Trusts

Trusts, particularly Offshore Trusts, have become an integral part of wealth and tax planning worldwide.

What started as an uncomplicated understanding between a wealthy land owner (the Settlor) a Trusted friend or relative (the Trustee) and the land owner's dependants (the Beneficiaries) has now become a refined planning tool administered by modern laws tailored to meet the needs of Settlors and Beneficiaries employing professional Trustees to protect their family or corporate wealth.

Apart from the Trust itself, the Letter of Wishes is perhaps the most important document connected with a discretionary Trust. Although not a legally binding contract between Settlor and Trustee, a Letter of Wishes enables Settlors to indicate, in writing, how they wish the Trustee to manage the Trust and its assets.

The Trustee must always act in agreement with the Trust for the benefit of the Beneficiaries.

A concern often expressed by Settlors and Beneficiaries is that by passing legal title of family assets such as properties, investments or other items to Trustees, they will be excluded from benefiting from them. This is not the case. Provided the Trust instrument is worded appropriately, the Trustee may permit the Beneficiaries (which can include the Settlor) to use assets held on Trust as well as receive income or capital from the Trust. All such matters can be dealt with as part of the Letter of Wishes.

Why set up a Trust?

You should seriously consider the use of a Trust if you are concerned about the protection of your assets from financial, fiscal or political risk.

A Trust is one of the most secure and flexible financial planning vehicles available, particularly when established offshore.

A Trust may also be an effective tax-planning tool, for example in respect of estate or inheritance taxes on assets situated outside the country of the Settlor's nationality. It may also provide complete confidentiality and protect assets from the imposition of exchange controls or similar political measures. A Trust may also be used as a means of protecting assets from the risk of unforeseen financial difficulty.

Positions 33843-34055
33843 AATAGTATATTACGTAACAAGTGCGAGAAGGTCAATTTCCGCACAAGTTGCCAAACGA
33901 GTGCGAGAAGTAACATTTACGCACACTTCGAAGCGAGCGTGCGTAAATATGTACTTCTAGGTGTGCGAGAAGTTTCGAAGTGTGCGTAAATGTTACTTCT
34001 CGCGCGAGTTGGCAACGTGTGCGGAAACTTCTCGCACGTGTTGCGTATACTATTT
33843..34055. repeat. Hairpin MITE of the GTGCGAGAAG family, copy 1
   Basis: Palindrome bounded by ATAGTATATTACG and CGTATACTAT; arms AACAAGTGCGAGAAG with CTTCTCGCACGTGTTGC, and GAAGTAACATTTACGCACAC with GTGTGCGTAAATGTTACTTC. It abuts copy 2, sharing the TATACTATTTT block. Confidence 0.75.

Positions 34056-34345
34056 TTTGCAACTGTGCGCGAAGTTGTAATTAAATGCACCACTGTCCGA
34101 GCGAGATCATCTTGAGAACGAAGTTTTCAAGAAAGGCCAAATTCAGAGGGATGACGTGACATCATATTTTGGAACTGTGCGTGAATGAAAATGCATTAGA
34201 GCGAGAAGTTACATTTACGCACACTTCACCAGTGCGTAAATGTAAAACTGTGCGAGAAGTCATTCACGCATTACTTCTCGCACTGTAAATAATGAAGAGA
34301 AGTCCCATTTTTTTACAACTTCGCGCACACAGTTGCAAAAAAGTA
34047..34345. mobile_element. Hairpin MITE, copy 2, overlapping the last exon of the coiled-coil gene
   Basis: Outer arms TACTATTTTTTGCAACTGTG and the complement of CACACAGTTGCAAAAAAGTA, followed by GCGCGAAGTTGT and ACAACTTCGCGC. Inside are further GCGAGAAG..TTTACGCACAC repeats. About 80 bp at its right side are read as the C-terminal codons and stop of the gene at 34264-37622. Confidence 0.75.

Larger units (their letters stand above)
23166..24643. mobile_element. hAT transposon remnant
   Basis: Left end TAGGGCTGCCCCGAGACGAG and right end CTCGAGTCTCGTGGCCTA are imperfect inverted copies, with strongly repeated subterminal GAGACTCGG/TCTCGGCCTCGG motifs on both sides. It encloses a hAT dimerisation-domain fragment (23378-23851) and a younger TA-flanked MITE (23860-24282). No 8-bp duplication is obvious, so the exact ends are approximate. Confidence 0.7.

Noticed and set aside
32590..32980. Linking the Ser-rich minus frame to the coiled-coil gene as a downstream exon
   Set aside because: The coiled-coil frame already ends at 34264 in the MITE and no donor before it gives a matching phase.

All types of assets, from personal properties - such as the family home - to more complicated investments, may be included in a Trust structure and the use of Trusts is not confined to individuals. International corporations also use Trusts as an important part of their asset management strategy.

By establishing certain types of Trusts, individuals may remove assets from their estate, thus reducing their taxable wealth, limiting exposure to income tax, capital gains tax, wealth tax, gift tax and inheritance tax.

When using Trusts for tax purposes, Settlors must consider the tax rules that apply to themselves, the Beneficiaries and also the assets. Care must also be taken to consider the implications of transferring assets into the Trust and how payments to the Beneficiaries will ultimately be treated.

Having worked so hard to build a valuable business or asset base, it is everyone's right to try to preserve that wealth for themselves and their family.

Trusts have become an integral part of wealth and tax planning worldwide and enable individuals to plan and mitigate for a wide range of circumstances.

What started as an uncomplicated understanding between a wealthy land owner (the Settlor) a Trusted friend or relative (the Trustee) and the land owner's dependants (the Beneficiaries) has now become a refined planning tool administered by modern laws tailored to meet the needs of individuals employing professional Trustees to protect their family assets and wealth.

A Settlor can decide who can benefit from the trust and receive income or capital as and when is required or they can select a class of beneficiaries to potentially benefit and leave it to the trustees to use their discretion as to who and when they benefit.  Legal ownership is given to the trustees but the settlor can express his wishes and desires in a letter of wishes to the trustees.

You should seriously consider the use of a Trust if you are concerned about the protection of your assets from financial, fiscal or political risk.

A Trust is one of the most secure and flexible financial planning vehicles available, particularly when established offshore.

A Trust may also be an effective tax-planning tool, for example in respect of estate or inheritance taxes on assets situated outside the country of the Settlor's nationality. It may also provide complete confidentiality and protect assets from the imposition of exchange controls or similar political measures. A Trust may also be used as a means of protecting assets from the risk of unforeseen financial difficulty.

By establishing certain types of Trusts, individuals may remove assets from their estate, thus reducing their taxable wealth, limiting exposure to income tax, capital gains tax, wealth tax, gift tax and inheritance tax.

When using Trusts for tax purposes, Settlors must consider the tax rules that apply to themselves, the Beneficiaries and also the assets. Care must also be taken to consider the implications of transferring assets into the Trust and how payments to the Beneficiaries will ultimately be treated.

Having worked so hard to build a valuable business or asset base, it is everyone's right to try to preserve that wealth for themselves and their family.